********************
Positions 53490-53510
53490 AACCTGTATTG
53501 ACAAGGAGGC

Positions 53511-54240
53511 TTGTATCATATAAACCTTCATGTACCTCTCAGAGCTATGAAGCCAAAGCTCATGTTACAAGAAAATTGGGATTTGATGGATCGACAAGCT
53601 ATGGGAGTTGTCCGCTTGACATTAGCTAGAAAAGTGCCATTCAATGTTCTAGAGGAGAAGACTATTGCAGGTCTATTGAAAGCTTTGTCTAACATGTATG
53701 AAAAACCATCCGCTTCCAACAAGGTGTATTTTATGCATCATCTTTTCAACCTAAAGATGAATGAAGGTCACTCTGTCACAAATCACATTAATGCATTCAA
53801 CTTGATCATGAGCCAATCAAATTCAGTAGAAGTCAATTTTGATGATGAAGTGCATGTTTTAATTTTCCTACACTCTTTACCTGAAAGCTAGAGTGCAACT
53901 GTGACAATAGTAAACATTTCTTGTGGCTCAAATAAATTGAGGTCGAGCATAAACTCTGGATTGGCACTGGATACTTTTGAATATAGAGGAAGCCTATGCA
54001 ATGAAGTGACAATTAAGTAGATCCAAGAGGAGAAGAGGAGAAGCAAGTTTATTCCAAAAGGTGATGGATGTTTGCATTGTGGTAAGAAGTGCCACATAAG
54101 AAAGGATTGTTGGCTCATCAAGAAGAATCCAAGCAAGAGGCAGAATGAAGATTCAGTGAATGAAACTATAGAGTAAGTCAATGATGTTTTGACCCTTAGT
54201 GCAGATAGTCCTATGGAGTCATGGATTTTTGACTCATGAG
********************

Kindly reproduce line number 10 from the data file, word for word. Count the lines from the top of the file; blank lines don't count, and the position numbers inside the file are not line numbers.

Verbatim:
54001 ATGAAGTGACAATTAAGTAGATCCAAGAGGAGAAGAGGAGAAGCAAGTTTATTCCAAAAGGTGATGGATGTTTGCATTGTGGTAAGAAGTGCCACATAAG